The digital transformation of Australian industry

Metso Australia Limited

By Hugh Gullick*
Tuesday, 14 March, 2017

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In the world of process control, we are seeing tremendous advances in technology ranging from smart devices through to process control analysis tools that promise to optimise the efficiency of our industrial sites. Many claim to lower costs and deliver higher end performance solutions. It seems that a large number of the major companies that I talk to are putting their digitisation plans into play. But will digitisation really deliver what we expect? Or are we simply catering to the whims of process engineers who crave the latest and greatest technology, in the same way that we all ‘just have to have’ the latest smartphone?

It often seems to me that we are rapidly losing our ability to keep up with the massive amounts of data being processed in Australian manufacturing plants. One of the biggest challenges is managing the data and analysing it so that we can work out trends in our performance and make continuous improvements. Rather than holding back on new technologies, embracing them is seen as the way to harness this information and do something useful with it.

Digitisation has only just begun to transform Australian industry, but the pace of change is dramatic, to say the least. Although challenging, it is an exciting time for Australia as opportunities open up to enhance our competitiveness and improve our cost base. We are using more and more ‘smart’ instrumentation, actuation devices, valves and process equipment to provide advanced diagnostics and control as well as real-time knowledge of what’s happening in our plants at any given time, even remotely from anywhere in the world. Standard global protocols are helping us to ensure that we can communicate with our equipment in a common way.

Hardware devices are getting smarter, but they are only one small piece of the puzzle. Harmonising process devices across the plant, through software that can tune equipment to work together in its respective loops while identifying the troublemakers and bottlenecks, is a great step forward. In this way we can empower optimisation teams to focus on those areas that provide the fastest and most cost-effective benefit to us.

Creating the culture for our employees to operate in this new world is also complex. It is important to challenge our people when we forge ahead with digitisation. To be successful, it must become embedded in our business culture and form a part of the mindset of our management — developing our staff and providing them with new leadership skills. Having a well-trained and motivated workforce is a key asset in such a rapidly changing environment.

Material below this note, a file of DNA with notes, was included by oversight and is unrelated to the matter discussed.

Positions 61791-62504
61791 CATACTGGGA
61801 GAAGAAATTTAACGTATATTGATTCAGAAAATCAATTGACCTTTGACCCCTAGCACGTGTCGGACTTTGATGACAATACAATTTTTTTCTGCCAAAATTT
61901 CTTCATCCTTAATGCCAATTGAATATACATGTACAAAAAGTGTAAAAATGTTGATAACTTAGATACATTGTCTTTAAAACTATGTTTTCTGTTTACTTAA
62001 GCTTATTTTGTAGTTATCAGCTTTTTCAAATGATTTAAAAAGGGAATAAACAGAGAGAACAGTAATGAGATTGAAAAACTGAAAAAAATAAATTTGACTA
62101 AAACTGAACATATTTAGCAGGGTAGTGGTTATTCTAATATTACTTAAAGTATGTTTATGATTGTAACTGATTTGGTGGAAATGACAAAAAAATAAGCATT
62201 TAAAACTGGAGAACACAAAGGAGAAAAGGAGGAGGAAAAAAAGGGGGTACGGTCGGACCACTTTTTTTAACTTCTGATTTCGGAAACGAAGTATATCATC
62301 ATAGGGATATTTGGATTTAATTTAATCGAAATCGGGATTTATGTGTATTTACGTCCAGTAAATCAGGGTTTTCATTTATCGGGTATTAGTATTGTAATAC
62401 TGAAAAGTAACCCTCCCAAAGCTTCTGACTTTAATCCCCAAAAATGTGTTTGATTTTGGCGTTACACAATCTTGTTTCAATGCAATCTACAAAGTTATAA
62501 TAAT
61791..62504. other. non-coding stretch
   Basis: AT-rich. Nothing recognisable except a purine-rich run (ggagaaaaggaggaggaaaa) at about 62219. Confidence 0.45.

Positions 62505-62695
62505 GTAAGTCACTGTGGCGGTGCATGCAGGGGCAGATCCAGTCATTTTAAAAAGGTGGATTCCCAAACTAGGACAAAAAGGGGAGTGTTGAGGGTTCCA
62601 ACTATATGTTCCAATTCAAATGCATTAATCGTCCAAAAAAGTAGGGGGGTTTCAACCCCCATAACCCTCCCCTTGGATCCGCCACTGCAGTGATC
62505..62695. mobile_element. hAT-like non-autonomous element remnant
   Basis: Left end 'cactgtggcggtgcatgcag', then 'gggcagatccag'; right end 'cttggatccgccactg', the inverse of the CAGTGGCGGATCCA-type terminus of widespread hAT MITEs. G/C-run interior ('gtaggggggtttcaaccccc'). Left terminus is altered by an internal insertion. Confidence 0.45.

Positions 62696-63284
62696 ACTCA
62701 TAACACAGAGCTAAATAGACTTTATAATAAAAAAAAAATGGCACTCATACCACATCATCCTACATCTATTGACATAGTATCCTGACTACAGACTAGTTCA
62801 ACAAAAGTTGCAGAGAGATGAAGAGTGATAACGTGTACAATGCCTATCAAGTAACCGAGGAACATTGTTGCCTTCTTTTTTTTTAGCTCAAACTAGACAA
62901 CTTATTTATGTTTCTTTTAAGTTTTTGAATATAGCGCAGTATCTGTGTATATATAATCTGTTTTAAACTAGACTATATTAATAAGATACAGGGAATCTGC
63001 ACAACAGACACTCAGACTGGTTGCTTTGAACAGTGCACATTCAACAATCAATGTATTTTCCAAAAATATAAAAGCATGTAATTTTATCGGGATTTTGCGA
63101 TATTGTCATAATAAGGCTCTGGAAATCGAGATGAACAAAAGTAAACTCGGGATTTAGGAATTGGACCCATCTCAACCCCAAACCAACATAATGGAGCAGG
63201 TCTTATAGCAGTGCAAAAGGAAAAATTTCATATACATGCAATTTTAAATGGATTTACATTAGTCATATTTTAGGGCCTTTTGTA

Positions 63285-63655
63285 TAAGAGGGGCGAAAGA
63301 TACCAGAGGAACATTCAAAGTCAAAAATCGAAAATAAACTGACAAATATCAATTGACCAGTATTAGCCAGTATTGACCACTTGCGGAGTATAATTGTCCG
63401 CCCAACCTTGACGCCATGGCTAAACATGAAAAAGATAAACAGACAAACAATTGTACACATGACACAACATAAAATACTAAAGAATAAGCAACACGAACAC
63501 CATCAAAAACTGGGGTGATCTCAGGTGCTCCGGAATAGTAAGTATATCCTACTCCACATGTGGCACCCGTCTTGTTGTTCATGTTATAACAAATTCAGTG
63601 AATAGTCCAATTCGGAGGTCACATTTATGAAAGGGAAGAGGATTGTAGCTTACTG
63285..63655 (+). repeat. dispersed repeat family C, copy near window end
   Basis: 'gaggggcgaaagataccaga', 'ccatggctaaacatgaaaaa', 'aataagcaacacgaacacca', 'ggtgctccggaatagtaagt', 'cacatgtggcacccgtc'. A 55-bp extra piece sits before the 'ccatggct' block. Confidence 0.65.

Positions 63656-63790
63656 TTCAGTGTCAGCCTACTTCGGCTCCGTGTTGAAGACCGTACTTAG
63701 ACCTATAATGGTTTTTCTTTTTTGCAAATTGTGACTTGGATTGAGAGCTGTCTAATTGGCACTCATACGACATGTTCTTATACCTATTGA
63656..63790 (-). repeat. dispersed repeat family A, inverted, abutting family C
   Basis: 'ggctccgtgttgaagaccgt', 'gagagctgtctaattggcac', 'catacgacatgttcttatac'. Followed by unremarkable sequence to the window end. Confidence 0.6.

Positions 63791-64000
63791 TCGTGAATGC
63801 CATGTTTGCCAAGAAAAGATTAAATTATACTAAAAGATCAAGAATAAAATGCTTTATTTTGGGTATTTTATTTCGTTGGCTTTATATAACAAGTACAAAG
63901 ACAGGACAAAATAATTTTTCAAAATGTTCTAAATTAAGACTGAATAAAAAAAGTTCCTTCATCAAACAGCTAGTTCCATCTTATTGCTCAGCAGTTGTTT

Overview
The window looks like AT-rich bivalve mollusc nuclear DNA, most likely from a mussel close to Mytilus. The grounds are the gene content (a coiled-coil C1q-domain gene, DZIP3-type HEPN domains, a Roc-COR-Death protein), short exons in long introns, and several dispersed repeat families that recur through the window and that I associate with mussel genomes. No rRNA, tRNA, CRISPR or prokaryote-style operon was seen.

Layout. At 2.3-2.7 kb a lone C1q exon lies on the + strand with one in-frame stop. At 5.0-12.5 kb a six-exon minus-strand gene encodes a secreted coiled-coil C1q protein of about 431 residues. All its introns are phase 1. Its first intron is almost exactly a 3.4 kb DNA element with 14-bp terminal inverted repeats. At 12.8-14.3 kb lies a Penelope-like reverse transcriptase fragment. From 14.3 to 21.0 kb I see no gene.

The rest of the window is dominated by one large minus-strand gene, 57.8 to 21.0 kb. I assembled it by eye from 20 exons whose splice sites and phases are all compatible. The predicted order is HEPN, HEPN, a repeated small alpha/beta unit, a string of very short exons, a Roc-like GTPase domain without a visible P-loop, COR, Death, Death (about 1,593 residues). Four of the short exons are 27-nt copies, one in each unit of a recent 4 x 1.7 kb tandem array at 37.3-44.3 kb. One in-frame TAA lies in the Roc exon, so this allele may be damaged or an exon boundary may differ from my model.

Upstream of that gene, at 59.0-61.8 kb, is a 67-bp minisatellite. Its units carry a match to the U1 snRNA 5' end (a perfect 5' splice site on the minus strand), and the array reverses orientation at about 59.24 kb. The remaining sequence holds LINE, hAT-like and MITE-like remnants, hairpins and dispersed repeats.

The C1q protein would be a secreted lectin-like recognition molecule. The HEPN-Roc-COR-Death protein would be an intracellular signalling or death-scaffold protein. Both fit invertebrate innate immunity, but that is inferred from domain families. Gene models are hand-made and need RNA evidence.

Safety and plant up-times are benefiting greatly from these new technologies. We are already beyond preventive maintenance and well into understanding predictive maintenance of plant using the concepts of intelligent maintenance. Improvements in uptime using predictive diagnostics and increasing our productivity can realise substantial cost savings.

Digitisation is an area that most complex industries such as oil and gas are likely to invest in. This creates tremendous opportunity for Australian business. We have entered the era where we know that there will be future jobs that haven’t been invented yet. Far from being a cost burden to business, it seems that digitisation and new technology opens the door to significant improvements across our industry. There is no doubt that the impact of sophisticated systems is being seen in a very positive way on the bottom lines of many Australian businesses.

By 2020 it is predicted that over 30 billion devices or more will be connected to the Industrial Internet of Things. This is leading us to the ability to connect ourselves to the whole world around us in many different ways. As we develop our digitisation plans we move to a level of systems capable of self-optimisation and self-analysis. Such systems will self-adjust to improve, and will even be capable of managing their own energy demands and adjusting to different external environmental conditions.

While success with digitisation is greatly dependent on our ability to connect simply and securely, the cost advantages and opportunities created are too powerful to ignore.

*Hugh Gullick is currently head of Metso Australia’s Flow Control Business. Hugh is responsible for the valves, pumps, services and performance solutions business throughout Australia and New Zealand. Having first studied mechanical engineering, then business and finance, Hugh began his long association with the flow industry very early in his career, over 35 years ago, as a trainee engineer at a large industrial valve manufacturer in the UK. Since migrating to Australia in 1992 he has held senior positions in a number of major flow control businesses, and now manages the growing portfolio of Metso Flow Control products.

Image credit: © Kure

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